For open shell systems, molecular orbitals (MOs), *ψ*_{p′}, in a variational solution of Hartree–Fock in spinor basis, such as the generalized Hartree–Fock (GHF) or two-component Dirac–Hartree–Fock methods, generally do not satisfy time-reversal symmetry. That is, for a given $\psi p\u2032$, there is no single MO $\psi \xafp\u2032$ that is the Kramers partner. Instead, the time-reversed spinor $\psi \xafp\u2032=\Theta ^\psi p\u2032$ is a linear combination of several other occupied and virtual orbitals. These expansion coefficients can be easily determined from the overlaps of the time-reversed spinor $\psi \xafp\u2032$ with each of the broken symmetry spinors $\psi q\u2032$,

More generally, for a given basis function space, the set of orbitals satisfying the time-reversal symmetry, *ψ*_{p} and $\psi \xafp$, can be expressed as linear combinations of the broken symmetry spinor MOs (*ψ*_{p′}),

This transformation from broken-symmetry spinor MOs to Kramers-restricted orbitals is unitary and can be equivalently expressed as orbital rotations,

where

where *λ*_{p′q′} is an element of a Hermitian matrix.

For the configuration interaction (CI) method, we can conveniently write the electronic wavefunction $M\u2032$ as a linear combination of configurations (single Slater determinants), Φ_{j′}, constructed with broken-symmetry spinor MOs,

Any excited configurations constructed from spinor MOs with broken symmetry will not have Kramers symmetry either. Similar to orbital rotation, the variation of expansion coefficients *C*_{j′M′} can be expressed as a unitary transformation,

where

Equations (14) and (16) suggest that the two types of rotations are redundant in the full CI limit, and indeed, the full CI result does not depend on the particular choice of basis functions, only the span. In other words, Kramers symmetry can be recovered either in the orbital rotations of Hartree–Fock or in the CI framework. In the full CI limit, $[\u0124,\Theta ^]=0$, meaning that the eigenfunction of the Hamiltonian is also an eigenfunction of the time-reversal symmetry operator. Therefore, minimization of the energy function in the CI framework also recovers the time-reversal symmetry even if the reference spinor orbitals do not have Kramers symmetry. For truncated CI, the configurational space generated from excitation operators may not be large enough to create a complete redundancy of orbital rotation. This means that when any truncated configuration space is used, TRS may not be completely recovered if the reference is symmetry-broken.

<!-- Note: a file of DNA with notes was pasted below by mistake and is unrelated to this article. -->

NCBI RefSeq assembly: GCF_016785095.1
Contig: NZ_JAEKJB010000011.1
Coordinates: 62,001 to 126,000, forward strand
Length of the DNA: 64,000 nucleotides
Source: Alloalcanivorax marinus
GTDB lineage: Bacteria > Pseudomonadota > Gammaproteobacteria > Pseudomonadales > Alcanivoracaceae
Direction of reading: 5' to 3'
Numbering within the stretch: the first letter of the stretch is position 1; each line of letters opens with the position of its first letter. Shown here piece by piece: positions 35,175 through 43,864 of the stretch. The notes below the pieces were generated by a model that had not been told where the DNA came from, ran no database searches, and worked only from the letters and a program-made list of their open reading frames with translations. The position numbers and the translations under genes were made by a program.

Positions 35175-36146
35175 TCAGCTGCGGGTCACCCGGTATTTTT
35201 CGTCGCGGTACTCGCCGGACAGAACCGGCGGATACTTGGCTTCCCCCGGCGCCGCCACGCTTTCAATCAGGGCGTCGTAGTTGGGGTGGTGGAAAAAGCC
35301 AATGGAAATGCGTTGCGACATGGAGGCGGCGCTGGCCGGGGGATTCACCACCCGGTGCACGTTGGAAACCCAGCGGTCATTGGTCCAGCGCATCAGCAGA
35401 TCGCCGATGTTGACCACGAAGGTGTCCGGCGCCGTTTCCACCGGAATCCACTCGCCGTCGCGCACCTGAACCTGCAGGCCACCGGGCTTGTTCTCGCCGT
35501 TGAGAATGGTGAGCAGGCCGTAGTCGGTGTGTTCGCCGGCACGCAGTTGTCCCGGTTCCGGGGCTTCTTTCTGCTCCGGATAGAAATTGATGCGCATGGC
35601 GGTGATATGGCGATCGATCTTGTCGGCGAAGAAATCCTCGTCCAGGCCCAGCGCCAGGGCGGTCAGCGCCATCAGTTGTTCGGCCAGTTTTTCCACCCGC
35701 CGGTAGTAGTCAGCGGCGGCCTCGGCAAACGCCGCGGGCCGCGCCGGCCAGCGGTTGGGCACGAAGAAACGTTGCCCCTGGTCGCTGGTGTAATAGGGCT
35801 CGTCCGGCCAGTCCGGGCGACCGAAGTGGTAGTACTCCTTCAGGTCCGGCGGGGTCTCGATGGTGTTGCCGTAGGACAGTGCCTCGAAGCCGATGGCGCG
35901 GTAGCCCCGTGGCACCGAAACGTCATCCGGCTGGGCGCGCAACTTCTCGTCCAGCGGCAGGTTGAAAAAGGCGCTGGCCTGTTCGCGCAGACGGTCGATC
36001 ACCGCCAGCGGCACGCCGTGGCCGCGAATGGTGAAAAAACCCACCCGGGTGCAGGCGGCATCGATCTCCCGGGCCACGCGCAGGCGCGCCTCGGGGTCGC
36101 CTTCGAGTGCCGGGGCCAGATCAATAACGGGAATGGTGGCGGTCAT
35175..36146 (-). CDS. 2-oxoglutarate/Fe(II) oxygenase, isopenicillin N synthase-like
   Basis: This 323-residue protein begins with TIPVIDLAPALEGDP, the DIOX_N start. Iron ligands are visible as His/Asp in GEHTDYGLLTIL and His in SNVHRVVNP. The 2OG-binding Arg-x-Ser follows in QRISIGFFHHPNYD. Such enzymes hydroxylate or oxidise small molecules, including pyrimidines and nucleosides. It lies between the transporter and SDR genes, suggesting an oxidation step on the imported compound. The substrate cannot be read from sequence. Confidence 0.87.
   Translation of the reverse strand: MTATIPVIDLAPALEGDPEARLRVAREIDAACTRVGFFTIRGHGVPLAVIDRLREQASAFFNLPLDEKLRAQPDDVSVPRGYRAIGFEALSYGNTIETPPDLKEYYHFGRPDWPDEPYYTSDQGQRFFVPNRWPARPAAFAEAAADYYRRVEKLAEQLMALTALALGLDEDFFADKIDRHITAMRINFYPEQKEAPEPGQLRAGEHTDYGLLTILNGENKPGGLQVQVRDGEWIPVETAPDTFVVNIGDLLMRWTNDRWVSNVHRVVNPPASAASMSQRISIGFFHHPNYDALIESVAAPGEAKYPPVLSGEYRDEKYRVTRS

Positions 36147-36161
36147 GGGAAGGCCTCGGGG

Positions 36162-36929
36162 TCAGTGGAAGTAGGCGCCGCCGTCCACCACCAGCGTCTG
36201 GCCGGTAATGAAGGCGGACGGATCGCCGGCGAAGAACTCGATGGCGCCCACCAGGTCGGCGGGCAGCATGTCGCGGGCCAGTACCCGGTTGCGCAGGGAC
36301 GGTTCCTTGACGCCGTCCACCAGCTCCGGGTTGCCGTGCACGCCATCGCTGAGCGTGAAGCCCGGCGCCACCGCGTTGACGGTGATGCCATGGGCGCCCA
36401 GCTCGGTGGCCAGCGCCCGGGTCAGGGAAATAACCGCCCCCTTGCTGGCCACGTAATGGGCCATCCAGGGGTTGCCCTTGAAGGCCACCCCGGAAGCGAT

The complete active space self-consistent field (CASSCF) procedure is rather unique in that it includes both types of rotations, obtaining both orbital rotations in the SCF portion and CI-type rotations in configuration interaction of the active space orbitals. As a result, the CASSCF procedure should also be able to recover TRS, despite limiting the CI expansion to the active space. Additionally, we note that the state averaged (SA) CASSCF procedure can force a solution where the average energy of a set of degenerate states is equal and thus treat all Kramers pairs equally. The flexibility to recover TRS in two different ways can be even further exploited in the multi-reference configuration interaction (MRCI) method built on top of a CASSCF wavefunction.

We note that the results from the SA-CASSCF procedure and that of the average of configuration (AOC) SCF approach are similar, though not identical. While AOC enforces symmetry via constraints on the *orbitals*, SA-CASSCF recovers symmetry by averaging over *states*. In AOC-SCF, a set of open shell orbitals (*S*) is defined, and the average energy of a set of CI states in this orbital space is recast in terms of orbitals with fractional occupation. The average energy can be written as

where *f*_{S} is the fractional occupation in shell *S*, *M*_{S} and *N*_{S} are the number of orbitals and electrons in shell *S*, respectively, and the two-electron contribution is *Q*^{S} = *f*_{S} ∑_{r∈S}⟨*pr*||*qr*⟩.

This energy is minimized in an SCF procedure and the results in orbitals that have TRS. In the non-relativistic case, this can be used to enforce degeneracy of, for example, open shell *p* orbitals. In the relativistic case, TRS symmetry of the orbitals can be recovered yielding the correct symmetry of *p*_{1/2} and *p*_{3/2} orbitals. Complete open shell CI (COSCI)^{21} using the AOC-SCF orbitals as a reference gives a set of CI states that also obey TRS.